Inertial is tangible, space-time is all in the mind. You can't prove space-time without math and conceptual constraints. Inertial is different in that inertial can hit you on the side of the head, with a wet sponge and be demonstrated. You don't need math or abstractions, when the pie hits you in the face. Once mass tries to occupy the same space as other mass, forces appear. Relative reference examples are never allowed to collide references, so they do not have to deal with energy balances and inertial considerations.
     
  19. brucep Valued Senior Member

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    4,098
    I'm not sure what you mean by 0 spacetime. I started out with GR so I haven't paid much attention to stuff that is a consequence of using Newtons theory but doesn't exist in GR. Like frame dependent forces. A basic uniform gravitational field would be g_shell over r_shell expressed in the Schwarzschild coordinates. The metric reduces to SR in the uniform gravitational field, a special case where the effects of gravity can generally be ignored in a local laboratory frame. Spacetime curvature over this uniform field is a constant that has no requirement to be 0. Just uniform over the entire path through the field.
     
  20. Tach Banned Banned

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    No, it doesn't. It reduces to the Minkowski metric in ZERO gravitational field, not in uniform gravitational field.

    This is false, I suggest that you consult a book on the subject, the stuff that you are making up is patently wrong.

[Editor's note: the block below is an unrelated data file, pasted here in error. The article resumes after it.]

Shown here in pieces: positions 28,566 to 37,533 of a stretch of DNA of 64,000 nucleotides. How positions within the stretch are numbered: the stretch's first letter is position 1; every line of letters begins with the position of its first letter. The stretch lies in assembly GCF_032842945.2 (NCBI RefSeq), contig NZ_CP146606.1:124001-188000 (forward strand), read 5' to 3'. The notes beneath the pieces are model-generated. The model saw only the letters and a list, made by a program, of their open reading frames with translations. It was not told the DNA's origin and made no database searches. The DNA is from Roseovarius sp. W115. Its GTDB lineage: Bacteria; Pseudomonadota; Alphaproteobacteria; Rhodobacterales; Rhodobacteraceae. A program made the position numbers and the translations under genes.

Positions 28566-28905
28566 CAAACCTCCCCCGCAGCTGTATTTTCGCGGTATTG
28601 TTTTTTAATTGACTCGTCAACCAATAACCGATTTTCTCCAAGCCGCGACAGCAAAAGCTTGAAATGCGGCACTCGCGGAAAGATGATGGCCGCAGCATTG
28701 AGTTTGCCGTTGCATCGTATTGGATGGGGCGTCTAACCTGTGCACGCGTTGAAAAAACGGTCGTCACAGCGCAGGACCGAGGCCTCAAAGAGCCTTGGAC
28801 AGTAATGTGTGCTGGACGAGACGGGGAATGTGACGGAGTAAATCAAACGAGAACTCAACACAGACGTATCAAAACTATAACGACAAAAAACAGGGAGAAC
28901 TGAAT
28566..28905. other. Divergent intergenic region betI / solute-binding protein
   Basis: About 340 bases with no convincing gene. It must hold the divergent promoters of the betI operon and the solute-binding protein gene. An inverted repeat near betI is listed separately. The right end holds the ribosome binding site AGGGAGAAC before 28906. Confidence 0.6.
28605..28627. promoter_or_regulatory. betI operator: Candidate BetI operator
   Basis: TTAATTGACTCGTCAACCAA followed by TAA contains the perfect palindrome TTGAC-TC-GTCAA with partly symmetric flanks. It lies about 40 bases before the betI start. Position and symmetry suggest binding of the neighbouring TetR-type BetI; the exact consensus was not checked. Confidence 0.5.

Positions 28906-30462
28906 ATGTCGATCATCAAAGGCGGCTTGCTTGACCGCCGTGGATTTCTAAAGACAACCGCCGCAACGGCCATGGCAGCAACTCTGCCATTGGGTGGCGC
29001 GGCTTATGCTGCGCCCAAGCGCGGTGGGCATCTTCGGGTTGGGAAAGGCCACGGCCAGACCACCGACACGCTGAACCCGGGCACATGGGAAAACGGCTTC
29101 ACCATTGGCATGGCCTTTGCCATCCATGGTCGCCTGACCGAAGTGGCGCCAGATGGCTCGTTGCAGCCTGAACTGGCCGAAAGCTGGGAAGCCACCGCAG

21. Tach Banned Banned

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    "Zero spacetime"? This is nonsense. You must be referring to "zero intrinsic curvature".
     
    Last edited: Nov 24, 2013
  22. Undefined Banned Banned

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    Hi pmb.

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    If I read you correctly IN CONTEXT, did you inadvertently make a 'typo' by omitting the word "curvature" after "spacetime" there, mate?

    If so, no biggie; I read you in context ok despite that typo. Cheers.

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    PS: pmb, everyone, I haven't voted; but I will of course be reading this poll thread/discussion with interest. Thanks for the interesting discussion, pmb, everyone.

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  23. Trapped Banned Banned

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    We don't actually know if the sum of masses in the universe contributes the properties of inertia on moving or stationary objects. The idea that inertia had something to do with all the matter in the universe was Machian theory of gravity one which Einstein never fully resolved.

    Inertia as far as we know, is a purely intrinsic property of all matter. The idea that inertia is resultant from all the mass in the universe, a Machian proposal which was rooted in an idea carried on from the birth Newtonian physics, the proposal/hypothesis/assumption that all matter gravitational influences all other matter in the universe, no matter what their distance. This obviously cannot be tested.